STEEL CUT FOR MAERSK’S 16,200 TEU METHANOL-FUELLED BOXSHIP

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Container shipping major Maersk has launched the construction of its 16,200 TEU dual-fuel containerships that can run on green methanol.

Namely, South Korean shipbuilder Hyundai Heavy Industries hosted a steel-cutting ceremony for what is believed to be the first vessel from the series on November 28, 2022, based on a social media update from Maersk.

The steel-cutting ceremony was attended by the representatives from HHI, Maersk and ABS, which will be in charge of classing the vessel.

“This marks the turning point where the project moves from design into reality and we look forward to continuing the good cooperation with Hyundai Heavy Industries Co., Ltd. Production will progress fast from this point and the next key stage, factory approval test of the main engine, is expected in Spring 2023,” Kristian Agdrup, Lead Naval Architect A.P- Moller – Maersk, said during the steel cut ceremony at HHI yard.

Maersk has a total of 19 methanol-powered container carriers on order at Hyundai Heavy Industries and Hyundai Mipo Dockyard. These include six vessels with a nominal capacity of 17,000 TEU ordered last October, twelve 16,000 TEU boxships and one feeder ordered in 2021. The dual-fuel vessels will be capable of burning methanol as well as conventional low sulphur fuel.

The feeder is expected to join Maersk’s fleet in 2023 while the first newbuild from the 16,000 TEU batch is slated for delivery in 2024. The six 17,000 TEU vessels are all to be delivered in 2025 and will sail under the flag of Denmark.

The container shipping heavyweight said that when all 19 vessels on order are deployed and have replaced older vessels, they will generate annual CO2 emissions savings of around 2.3 million tonnes.

That being said, the ships will require approximately 750.000 tonnes of green methanol, according to Maersk, which has been on a massive partnership-building campaign over the past couple of years aimed at securing the supply of green methanol for its ships.

The company has signed eight supply deals with partners across the globe, the most recent one being agreed with US-based SunGas Renewables, Inc., a spin-out of GTI Energy.

The Danish container shipping major has set ambitious 2030 targets as part of its 2040 decarbonization strategy that includes having at least a quarter of its ocean cargo transported with green fuels. Namely, the company aims to cut its emission intensity in the ocean space by 50% when compared to the 2020 baseline. This includes having at least 25 percent of ocean cargo transported with green fuels.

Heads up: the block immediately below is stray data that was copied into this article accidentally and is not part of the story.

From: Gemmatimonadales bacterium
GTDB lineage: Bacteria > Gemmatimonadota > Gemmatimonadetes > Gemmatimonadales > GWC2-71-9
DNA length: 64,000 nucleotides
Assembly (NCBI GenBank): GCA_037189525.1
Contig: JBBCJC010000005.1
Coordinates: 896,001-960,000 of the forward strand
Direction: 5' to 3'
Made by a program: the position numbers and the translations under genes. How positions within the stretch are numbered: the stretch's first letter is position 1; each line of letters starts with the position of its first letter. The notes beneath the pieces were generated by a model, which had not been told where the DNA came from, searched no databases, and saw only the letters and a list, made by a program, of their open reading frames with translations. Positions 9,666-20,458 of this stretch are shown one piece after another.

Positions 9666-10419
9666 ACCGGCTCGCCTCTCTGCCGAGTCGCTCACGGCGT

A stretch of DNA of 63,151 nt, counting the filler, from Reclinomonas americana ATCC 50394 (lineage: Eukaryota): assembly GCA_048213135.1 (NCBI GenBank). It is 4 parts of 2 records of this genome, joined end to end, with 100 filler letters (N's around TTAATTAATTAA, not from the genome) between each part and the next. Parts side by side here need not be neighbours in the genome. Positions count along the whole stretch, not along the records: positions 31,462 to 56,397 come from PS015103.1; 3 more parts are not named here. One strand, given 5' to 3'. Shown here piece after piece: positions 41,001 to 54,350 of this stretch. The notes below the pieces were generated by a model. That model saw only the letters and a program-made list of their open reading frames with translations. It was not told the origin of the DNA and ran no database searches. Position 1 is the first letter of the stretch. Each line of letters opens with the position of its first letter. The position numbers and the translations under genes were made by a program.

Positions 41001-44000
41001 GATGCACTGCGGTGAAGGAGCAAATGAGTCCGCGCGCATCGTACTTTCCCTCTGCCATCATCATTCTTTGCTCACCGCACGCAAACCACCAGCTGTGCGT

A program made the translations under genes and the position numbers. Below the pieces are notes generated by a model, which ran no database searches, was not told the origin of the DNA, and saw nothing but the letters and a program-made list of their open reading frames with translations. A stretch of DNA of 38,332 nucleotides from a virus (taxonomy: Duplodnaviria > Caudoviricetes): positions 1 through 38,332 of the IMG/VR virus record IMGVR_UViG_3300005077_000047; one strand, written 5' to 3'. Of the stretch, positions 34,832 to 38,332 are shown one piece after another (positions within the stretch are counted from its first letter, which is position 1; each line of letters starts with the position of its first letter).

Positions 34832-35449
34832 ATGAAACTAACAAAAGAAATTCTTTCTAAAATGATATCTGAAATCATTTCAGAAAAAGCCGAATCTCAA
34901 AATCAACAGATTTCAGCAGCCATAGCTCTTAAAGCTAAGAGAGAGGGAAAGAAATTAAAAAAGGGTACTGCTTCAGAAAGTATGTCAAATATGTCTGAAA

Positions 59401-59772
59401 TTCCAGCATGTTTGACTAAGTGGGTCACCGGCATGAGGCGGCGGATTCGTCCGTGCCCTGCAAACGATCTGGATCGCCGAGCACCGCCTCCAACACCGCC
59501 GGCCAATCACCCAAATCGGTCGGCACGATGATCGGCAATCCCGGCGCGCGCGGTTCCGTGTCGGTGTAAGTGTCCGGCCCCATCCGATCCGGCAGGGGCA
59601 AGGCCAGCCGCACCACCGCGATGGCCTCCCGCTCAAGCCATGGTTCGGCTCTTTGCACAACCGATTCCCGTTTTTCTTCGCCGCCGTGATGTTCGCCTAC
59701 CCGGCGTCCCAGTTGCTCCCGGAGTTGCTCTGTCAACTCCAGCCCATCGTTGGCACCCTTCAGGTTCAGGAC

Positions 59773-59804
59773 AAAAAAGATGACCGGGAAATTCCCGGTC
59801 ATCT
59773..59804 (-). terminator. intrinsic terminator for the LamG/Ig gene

To achieve these targets Maersk plans to invest in fuel efficiency improvements including technical management, network execution, and network optimization as well as transitioning into green fuels by investing in green vessels and potentially retrofiting selected existing vessels.

The company has identified green methanol as the best fuel option for the company’s decarbonization strategy since methanol engine technology is available and proven in operation, the fuel is relatively easy to handle and safety challenges are manageable.

What is more, methanol is biodegradable which is another advantage in cases of fuel spills as it would not be harmful to the marine environment.

Maersk is looking into the potential of ammonia as one of the future fuels in decarbonizing the shipping industry together with biodiesel, and liquid hydrogen. However, due to numerous handling and technological challenges adoption of these fuels is not expected until the end of this decade.

The company is marking the ship construction milestone as it embarks upon a new chapter without the main figure who led the company’s transformation from a diversified conglomerate to an integrated logistics company.

Specifically, the CEO of Maersk Soren Skou announced earlier this month that he would be retiring at the end of the year. Vincent Clerc, currently CEO of the company’s Ocean & Logistic business, will succeed as CEO of Maersk effective 1 January 2023.

Source – https://www.offshore-energy.biz by Jasmina Ovcina Mandra